Heavy Drinking: The Myth of Alcoholism as a Disease

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University of California Press, Feb 9, 1988 - Medical - 195 pages
Heavy Drinking informs the general public for the first time how recent research has discredited almost every widely held belief about alcoholism, including the very concept of alcoholism as a single disease with a unique cause. Herbert Fingarette presents constructive approaches to heavy drinking, including new methods of helping heavy drinkers and social policies for preventing heavy drinking and the harms associated with it.
 

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User Review  - crazybatcow - LibraryThing

It seems well researched, but it's dated, obviously, since it was written in 1989. And it takes the opposite point of view on alcoholism than what is currently "politically correct". (So, basically ... Read full review

Heavy drinking: the myth of alcoholism as a disease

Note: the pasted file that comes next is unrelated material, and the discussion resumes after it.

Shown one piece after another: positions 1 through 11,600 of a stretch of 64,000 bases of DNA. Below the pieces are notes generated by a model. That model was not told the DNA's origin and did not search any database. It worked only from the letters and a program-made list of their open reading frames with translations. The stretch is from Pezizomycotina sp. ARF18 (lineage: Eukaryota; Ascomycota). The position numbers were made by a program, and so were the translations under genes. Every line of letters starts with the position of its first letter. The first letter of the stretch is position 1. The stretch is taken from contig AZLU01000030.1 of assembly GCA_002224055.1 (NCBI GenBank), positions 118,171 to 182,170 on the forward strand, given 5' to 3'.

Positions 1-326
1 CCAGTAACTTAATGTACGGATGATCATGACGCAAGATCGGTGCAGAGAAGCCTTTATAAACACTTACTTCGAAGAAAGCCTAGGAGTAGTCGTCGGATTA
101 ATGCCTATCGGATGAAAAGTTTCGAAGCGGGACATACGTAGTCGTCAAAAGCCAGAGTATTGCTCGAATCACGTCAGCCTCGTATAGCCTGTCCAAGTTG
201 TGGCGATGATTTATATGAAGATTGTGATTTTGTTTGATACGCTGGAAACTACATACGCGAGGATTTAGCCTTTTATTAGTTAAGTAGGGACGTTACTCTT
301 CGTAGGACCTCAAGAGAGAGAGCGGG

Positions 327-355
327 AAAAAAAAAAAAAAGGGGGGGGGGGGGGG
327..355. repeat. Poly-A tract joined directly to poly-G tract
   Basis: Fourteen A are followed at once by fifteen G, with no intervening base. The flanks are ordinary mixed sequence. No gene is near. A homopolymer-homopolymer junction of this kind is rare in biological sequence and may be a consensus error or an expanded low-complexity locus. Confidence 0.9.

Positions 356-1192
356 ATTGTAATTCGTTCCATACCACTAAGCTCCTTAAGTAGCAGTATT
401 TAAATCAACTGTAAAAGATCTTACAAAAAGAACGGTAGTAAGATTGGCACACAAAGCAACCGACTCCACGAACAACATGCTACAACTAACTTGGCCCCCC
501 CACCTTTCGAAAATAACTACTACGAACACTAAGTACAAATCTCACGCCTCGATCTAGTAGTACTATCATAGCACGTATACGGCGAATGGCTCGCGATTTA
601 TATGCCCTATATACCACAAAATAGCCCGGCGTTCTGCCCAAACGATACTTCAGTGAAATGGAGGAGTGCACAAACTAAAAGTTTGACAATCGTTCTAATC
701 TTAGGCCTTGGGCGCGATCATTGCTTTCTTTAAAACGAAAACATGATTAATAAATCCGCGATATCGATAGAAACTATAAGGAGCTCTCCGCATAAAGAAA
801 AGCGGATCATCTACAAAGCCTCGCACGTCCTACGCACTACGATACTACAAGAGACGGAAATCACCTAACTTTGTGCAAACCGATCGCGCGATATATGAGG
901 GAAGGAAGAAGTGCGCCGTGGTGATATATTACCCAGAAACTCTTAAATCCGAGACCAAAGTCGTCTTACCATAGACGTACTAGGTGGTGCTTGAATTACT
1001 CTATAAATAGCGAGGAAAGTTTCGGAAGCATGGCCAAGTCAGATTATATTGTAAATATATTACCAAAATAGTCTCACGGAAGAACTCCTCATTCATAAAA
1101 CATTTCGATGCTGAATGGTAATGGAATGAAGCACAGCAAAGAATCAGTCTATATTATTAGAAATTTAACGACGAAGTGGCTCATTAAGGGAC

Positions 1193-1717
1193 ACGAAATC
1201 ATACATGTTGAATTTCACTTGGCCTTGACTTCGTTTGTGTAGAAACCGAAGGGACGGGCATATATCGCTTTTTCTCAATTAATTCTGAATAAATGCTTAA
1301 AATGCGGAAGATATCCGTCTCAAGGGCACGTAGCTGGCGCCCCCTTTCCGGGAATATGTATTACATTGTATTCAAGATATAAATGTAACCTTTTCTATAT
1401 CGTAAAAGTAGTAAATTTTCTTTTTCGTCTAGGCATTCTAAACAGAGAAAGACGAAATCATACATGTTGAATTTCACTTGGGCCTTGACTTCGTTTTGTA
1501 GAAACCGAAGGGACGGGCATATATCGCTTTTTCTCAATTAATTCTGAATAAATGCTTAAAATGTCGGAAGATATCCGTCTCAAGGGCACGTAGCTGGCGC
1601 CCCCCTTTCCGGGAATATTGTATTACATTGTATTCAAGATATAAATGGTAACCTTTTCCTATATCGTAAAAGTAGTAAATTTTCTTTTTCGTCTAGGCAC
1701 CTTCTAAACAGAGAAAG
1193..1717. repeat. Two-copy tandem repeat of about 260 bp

User Review  - Not Available - Book Verdict

Fingarette aims to refute evidence that alcoholism is a disease. Rejecting the terms alcoholic and disease, he points out that many "heavy drinkers'' do not experience craving and/or loss of control ... Read full review

Contents

What Science Now Knows but the Public Doesnt
1
The Classic Disease Concept of Alcoholism
11
Where Did We Get the Idea That Alcoholism Is a Disease?
13
Can Alcoholics Control Their Drinking?
31
What Causes Alcoholism?
48
Have Alcoholism Treatments Really Worked?
70
New Approaches to Heavy Drinking
97
Understanding Heavy Drinking as a Way of Life
99
Helping the Heavy Drinker
114
Social Policies to Prevent and Control Heavy Drinking
133
AFTERWORD
144
WORKS CITED
147
INDEX
163
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Page ix - The final preparation of the manuscript was done while I was a fellow at the Center for Advanced Study in the Behavioral Sciences, Stanford, California (1990-1991).

About the author (1988)

Herbert Fingarette, a distinguished professor at the University of California, has been a consultant on alcoholism and addiction to the World Health Organization, and a Fellow of the Stanford Center for Advanced Studies in the Behavioral Sciences. His work has had a significant influence on the U.S. Supreme Court, state supreme courts, and current national policy makers on substance abuse.

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